More Russian Arctic oil via Murmansk redirects to India

Oil from Western Siberia is transported to Murmansk by rail and then reloaded to tankers sailing the long distance to new markets in India. (Thomas Nilsen/The Independent Barents Observer)

The“Surgut” is one of the supertankers loaded with crude oil from Murmansk now sailing past Europe and instead heading to India.

With European Union sanctions on Russian oil coming into force earlier this week, the huge tankers loaded at terminals in the Kola Bay are forced to find new markets.

Like the “Surgut”, a Suezmax 120,000 tons Sovcomflot tanker currently sailing south along the coast of Norway.

Instead of heading to Rotterdam, the Liberian-flagged Russian-owned tanker has Mumbai, India as final destination. Sailing distance is more than 9,100 nautical miles and will take about 38 days. But first the supertanker heads to the Suez Canal.

The “Surgut” was loaded in the ice-free port of Murmansk, but the oil had then already been on a long journey. Shore terminals in the city are supplied with oil arriving by rail from Western Siberia. In addition, ship-to-ship reloading takes place in Kola Bay from smaller tankers crossing the Barents Sea from oil fields and terminals further northeast in the Russian Arctic.

Before Moscow’s military attack on Ukraine, some 1,2 million barrels of oil a day were sent to EU ports, according to Bloomberg.

Murmansk shipping overwhelmingly towards Asia

India, China and Turkey are now the biggest buyers of displaced Russian crude oil.

India has since the start of the war imported oil from Russia at discounted rates. New Delhi has also declared intentions to boost bilateral trade with Russia and Rosneft’s huge Arctic Vostok Oil project could see investments by India.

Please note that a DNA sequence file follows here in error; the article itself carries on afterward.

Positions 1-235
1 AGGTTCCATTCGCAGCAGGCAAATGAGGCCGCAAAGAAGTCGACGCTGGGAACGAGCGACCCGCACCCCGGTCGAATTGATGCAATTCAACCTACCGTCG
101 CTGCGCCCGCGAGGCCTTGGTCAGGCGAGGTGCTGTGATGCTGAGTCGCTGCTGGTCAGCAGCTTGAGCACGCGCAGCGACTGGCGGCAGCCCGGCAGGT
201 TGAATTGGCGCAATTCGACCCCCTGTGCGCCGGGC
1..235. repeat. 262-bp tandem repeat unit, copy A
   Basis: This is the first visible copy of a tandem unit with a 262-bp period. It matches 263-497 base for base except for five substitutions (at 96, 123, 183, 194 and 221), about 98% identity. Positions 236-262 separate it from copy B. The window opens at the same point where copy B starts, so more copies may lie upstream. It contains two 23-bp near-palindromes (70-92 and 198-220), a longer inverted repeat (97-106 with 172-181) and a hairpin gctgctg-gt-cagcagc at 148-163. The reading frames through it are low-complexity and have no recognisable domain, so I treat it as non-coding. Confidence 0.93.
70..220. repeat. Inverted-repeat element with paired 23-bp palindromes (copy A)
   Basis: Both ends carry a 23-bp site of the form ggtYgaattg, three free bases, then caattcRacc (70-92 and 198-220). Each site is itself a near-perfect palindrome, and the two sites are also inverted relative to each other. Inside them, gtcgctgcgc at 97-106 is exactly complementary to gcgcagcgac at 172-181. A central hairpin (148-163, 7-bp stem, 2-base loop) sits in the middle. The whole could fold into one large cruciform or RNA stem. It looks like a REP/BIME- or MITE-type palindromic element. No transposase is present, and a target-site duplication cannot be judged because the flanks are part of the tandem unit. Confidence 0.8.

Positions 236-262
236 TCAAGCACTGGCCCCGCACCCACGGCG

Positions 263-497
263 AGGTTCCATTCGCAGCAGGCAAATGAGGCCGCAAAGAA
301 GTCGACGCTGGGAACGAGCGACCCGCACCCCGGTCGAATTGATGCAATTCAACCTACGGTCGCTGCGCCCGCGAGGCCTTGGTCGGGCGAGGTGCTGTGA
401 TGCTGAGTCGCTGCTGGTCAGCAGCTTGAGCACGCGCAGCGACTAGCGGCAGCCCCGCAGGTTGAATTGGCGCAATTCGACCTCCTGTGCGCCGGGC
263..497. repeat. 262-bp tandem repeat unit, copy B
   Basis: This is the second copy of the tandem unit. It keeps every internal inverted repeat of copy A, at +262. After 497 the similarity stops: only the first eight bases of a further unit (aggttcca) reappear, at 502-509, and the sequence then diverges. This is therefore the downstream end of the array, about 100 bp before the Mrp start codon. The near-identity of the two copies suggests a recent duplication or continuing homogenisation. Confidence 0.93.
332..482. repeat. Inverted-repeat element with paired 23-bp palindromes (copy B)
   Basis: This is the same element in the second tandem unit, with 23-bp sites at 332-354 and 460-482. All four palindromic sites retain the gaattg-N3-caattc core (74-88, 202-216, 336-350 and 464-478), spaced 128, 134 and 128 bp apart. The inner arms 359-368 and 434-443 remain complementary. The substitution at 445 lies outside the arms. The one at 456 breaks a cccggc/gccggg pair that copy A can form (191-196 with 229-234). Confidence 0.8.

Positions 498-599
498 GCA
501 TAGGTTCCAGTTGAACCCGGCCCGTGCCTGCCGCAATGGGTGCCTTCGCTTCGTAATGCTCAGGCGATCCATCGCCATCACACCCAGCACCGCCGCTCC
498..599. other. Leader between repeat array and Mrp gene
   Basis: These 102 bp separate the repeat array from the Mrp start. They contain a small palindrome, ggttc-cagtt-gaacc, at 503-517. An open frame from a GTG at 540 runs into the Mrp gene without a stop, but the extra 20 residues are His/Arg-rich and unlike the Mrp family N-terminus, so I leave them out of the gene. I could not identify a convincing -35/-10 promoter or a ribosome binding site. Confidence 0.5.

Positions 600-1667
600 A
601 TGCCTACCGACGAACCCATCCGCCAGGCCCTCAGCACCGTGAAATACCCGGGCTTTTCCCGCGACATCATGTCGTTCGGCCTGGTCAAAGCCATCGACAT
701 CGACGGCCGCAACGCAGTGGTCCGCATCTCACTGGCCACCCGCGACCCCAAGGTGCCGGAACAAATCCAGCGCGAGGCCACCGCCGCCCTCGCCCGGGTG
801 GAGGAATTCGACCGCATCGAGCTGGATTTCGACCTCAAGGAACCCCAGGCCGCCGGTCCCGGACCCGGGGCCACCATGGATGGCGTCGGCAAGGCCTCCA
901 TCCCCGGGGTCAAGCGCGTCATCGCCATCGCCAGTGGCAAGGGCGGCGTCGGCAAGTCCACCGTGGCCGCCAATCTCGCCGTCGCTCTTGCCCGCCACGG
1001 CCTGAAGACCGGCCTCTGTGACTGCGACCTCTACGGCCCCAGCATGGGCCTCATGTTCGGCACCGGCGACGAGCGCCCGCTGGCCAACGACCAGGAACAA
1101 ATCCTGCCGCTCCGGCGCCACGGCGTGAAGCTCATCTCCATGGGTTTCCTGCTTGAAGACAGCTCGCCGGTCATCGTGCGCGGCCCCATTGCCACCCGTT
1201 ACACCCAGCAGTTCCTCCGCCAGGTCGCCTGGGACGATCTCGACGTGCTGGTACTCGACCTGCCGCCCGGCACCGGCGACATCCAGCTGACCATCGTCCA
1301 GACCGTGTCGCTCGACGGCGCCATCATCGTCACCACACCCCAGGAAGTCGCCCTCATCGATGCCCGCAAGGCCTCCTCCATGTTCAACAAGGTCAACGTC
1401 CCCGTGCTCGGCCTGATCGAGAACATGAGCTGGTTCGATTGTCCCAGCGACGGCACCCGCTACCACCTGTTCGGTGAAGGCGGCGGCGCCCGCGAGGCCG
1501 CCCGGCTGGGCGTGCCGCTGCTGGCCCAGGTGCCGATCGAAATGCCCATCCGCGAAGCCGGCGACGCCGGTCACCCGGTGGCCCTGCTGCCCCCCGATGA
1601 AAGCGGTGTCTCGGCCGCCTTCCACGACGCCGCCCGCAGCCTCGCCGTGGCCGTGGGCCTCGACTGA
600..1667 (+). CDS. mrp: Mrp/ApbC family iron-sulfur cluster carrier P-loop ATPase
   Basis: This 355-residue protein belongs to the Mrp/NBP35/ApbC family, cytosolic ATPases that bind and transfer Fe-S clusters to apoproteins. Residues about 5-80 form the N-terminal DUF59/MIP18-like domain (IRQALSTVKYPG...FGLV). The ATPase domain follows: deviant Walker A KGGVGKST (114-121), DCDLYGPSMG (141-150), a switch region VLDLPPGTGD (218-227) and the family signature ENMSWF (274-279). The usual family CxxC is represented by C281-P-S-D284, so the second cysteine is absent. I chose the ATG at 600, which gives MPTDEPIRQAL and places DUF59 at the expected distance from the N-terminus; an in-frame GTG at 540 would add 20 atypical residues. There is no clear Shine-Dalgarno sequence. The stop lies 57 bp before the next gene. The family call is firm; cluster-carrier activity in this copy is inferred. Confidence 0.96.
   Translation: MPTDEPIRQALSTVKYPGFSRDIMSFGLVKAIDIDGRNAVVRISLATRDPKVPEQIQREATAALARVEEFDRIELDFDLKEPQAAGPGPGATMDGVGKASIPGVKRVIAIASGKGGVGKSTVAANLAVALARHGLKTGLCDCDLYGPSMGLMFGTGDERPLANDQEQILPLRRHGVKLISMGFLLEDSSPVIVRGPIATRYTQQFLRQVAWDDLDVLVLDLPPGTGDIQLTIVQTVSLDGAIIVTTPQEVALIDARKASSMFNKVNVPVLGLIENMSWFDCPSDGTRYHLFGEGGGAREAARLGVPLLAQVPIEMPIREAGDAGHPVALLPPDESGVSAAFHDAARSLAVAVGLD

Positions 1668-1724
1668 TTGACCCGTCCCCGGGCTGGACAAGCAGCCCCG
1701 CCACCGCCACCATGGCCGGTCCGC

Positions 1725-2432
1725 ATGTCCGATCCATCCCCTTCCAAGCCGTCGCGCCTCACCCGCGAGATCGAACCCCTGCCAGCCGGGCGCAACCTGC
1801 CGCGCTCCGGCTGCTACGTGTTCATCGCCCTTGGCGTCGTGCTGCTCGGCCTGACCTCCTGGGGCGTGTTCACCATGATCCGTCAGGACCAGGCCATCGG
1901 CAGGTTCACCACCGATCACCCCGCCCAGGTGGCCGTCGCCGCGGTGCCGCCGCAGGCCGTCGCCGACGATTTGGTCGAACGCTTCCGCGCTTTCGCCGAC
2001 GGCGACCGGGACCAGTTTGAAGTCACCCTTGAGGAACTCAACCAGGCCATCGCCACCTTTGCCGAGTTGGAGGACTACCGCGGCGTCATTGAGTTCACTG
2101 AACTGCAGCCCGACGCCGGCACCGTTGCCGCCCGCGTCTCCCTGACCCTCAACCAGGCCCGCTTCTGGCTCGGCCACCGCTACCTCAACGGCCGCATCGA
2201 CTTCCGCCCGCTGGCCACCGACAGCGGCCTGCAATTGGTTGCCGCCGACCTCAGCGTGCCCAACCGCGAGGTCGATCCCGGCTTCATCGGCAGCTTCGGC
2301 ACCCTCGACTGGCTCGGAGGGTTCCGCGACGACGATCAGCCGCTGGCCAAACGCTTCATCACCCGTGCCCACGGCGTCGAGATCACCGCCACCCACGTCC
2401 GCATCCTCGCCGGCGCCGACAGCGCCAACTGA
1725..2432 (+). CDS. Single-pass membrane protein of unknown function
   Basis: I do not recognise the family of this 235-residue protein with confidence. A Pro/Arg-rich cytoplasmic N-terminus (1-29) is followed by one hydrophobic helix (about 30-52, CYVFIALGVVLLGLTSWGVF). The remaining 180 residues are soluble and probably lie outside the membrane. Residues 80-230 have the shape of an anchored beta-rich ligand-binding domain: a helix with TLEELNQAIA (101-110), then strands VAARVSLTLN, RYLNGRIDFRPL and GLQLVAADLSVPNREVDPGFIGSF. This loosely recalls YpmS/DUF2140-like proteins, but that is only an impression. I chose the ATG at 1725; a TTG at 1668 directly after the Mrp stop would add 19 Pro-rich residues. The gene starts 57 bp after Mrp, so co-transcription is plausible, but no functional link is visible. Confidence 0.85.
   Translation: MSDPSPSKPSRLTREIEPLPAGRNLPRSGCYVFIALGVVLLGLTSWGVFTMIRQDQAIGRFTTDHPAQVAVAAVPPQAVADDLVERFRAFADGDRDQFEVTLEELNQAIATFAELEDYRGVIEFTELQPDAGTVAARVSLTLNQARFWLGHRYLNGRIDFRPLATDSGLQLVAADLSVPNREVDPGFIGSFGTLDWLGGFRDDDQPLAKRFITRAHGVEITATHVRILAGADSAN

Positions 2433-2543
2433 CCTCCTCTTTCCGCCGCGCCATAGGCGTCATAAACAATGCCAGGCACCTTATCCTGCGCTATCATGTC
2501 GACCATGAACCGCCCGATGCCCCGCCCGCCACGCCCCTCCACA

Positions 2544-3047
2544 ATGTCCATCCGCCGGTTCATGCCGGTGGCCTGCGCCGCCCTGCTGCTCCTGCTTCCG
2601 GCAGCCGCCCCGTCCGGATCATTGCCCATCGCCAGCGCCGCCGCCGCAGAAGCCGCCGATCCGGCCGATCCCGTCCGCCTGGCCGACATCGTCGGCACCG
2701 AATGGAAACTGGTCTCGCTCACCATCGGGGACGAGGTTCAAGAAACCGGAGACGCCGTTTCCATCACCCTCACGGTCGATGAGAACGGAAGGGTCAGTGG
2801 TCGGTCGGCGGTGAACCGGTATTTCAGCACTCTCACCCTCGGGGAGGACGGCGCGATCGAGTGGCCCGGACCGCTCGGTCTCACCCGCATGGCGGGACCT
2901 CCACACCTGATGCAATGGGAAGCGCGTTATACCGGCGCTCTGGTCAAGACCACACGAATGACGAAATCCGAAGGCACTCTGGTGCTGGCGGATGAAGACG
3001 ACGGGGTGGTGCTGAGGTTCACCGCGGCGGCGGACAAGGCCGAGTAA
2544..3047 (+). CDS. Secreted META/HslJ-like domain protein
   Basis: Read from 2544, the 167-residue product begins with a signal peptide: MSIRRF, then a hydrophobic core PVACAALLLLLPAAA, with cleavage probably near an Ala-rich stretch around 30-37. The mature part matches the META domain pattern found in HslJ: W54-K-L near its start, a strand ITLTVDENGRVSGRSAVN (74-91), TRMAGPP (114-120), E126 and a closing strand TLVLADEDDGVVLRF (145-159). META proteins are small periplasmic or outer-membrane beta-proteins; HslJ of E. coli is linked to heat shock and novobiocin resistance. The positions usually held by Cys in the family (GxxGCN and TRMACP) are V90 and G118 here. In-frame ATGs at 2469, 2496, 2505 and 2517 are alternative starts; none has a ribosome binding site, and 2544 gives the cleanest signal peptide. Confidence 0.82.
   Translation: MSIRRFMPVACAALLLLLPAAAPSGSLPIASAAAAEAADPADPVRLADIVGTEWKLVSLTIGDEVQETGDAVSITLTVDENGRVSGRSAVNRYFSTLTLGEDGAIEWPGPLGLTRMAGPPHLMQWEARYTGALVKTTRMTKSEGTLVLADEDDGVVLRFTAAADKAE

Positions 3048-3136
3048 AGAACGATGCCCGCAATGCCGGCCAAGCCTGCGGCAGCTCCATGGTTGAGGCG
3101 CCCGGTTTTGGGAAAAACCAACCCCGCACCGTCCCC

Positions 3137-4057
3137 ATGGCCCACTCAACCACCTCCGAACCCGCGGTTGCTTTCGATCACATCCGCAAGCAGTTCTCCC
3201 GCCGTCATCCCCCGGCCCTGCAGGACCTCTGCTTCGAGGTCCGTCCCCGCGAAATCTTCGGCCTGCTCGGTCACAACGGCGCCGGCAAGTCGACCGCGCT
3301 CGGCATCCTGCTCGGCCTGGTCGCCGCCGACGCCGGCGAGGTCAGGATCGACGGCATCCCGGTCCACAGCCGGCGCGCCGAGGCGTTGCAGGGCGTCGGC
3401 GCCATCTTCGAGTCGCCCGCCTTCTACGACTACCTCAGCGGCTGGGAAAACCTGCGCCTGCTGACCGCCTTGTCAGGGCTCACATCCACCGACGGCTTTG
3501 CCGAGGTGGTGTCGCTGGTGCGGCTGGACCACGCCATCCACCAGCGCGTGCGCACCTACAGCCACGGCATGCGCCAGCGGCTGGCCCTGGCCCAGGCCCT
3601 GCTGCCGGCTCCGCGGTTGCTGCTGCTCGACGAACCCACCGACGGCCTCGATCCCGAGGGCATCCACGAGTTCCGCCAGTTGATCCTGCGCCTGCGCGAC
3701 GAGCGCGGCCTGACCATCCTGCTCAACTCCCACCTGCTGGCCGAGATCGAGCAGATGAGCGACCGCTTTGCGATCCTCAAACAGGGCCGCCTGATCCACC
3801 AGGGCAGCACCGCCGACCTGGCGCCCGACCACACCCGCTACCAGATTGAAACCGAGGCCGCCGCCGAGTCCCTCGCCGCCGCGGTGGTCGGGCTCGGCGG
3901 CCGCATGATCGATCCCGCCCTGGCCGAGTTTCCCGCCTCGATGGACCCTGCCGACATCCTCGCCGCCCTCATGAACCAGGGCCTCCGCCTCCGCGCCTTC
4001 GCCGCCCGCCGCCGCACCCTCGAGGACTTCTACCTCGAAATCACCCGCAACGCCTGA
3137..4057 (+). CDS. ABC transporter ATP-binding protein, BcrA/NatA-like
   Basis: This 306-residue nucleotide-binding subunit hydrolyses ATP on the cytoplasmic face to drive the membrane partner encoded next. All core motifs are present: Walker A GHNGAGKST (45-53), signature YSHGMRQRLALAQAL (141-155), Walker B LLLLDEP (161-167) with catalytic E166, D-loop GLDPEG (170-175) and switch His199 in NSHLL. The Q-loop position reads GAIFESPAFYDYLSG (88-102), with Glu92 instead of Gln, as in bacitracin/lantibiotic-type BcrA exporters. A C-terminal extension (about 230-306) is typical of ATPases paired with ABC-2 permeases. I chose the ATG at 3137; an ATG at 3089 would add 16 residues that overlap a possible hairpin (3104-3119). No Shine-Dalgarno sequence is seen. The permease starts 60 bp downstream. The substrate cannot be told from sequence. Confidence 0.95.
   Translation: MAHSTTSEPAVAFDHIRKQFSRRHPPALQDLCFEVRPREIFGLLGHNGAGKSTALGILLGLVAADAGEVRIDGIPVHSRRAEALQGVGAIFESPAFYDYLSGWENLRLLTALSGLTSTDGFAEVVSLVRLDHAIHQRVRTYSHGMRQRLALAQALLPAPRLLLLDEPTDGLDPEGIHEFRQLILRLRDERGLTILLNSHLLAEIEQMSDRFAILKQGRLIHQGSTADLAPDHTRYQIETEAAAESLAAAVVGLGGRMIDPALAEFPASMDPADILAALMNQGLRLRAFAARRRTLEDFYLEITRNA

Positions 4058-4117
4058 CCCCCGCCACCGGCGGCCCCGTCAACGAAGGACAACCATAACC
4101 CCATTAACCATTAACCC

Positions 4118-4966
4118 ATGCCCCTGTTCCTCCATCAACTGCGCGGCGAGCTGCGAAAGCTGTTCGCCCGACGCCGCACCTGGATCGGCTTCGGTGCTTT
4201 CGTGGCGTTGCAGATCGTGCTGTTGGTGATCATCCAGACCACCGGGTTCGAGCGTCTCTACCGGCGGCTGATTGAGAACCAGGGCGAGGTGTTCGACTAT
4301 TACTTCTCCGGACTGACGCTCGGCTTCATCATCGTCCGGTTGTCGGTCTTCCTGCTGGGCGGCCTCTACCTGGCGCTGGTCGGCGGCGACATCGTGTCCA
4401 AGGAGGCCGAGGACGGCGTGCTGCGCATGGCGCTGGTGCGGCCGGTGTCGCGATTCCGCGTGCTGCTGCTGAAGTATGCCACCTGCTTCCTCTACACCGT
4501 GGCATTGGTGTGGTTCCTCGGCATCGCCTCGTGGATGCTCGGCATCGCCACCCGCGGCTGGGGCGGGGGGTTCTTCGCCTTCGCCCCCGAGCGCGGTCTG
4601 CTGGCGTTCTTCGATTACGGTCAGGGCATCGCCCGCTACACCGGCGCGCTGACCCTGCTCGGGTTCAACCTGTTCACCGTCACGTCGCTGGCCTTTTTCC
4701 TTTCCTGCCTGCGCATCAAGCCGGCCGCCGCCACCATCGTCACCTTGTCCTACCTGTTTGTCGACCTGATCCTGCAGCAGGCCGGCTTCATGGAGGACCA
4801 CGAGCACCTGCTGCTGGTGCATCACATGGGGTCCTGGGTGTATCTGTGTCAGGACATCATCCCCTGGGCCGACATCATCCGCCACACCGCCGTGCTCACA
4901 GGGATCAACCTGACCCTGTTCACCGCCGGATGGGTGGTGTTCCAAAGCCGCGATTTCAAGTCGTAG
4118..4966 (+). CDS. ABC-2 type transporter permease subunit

According to vessel tracking data monitored by Bloomberg, India has since March, April boosted its oil import from Russia up to about one million barrels a day, nearly the same amount as the EU’s pre-war import.

One of the oil terminals in the Kola Bay rebuilt to facilitate export of crude. Previously, this terminal was a fuel supply point for the military Northern Fleet. Photo: Thomas NilsenOne of the oil terminals in the Kola Bay rebuilt to facilitate export of crude. Previously, this terminal was a fuel supply point for the military Northern Fleet. (Thomas Nilsen/The Independent Barents Observer)

While export of crude oil fell in early November from ports in the Black Sea and the Pacific, it rose from the port of Murmansk and stayed unchanged from the Ust-Luga terminal in the Baltic.

Over the last three weeks, almost three-quarters of the volume out of Murmansk is currently heading to Asia. The terminals in Murmansk and Kola Bay send out some 250,000 barrels per day on average.

From January to the summer, the vast majority went to ports in Europe.

Test voyages along Northern Sea Route

As previously reported by the Barents Observer, the Russian ice-classed oil tanker “Vasily Dinkov” this autumn made a test voyage along the Northern Sea Route to the Chinese port of Rizhao.

With Asia as the main market, it will be interesting to see how Russia will take advantage of the short-cut Arctic route next summer instead of sailing the more than 9,000 nautical miles detour via Suez.

Related stories from around the North: 

Canada: Canada’s Northwest Territories needs user-friendly public registry for oil and gas, says MLA, CBC News

Russia: Amid plummeting export, Gazprom opens new Arctic field, The Independent Barents Observer

United StatesCompanies announce investment in major Alaska oil project, Alaska Public Media

Thomas Nilsen, The Independent Barents Observer

For more news from the Barents region visit The Independent Barents Observer.

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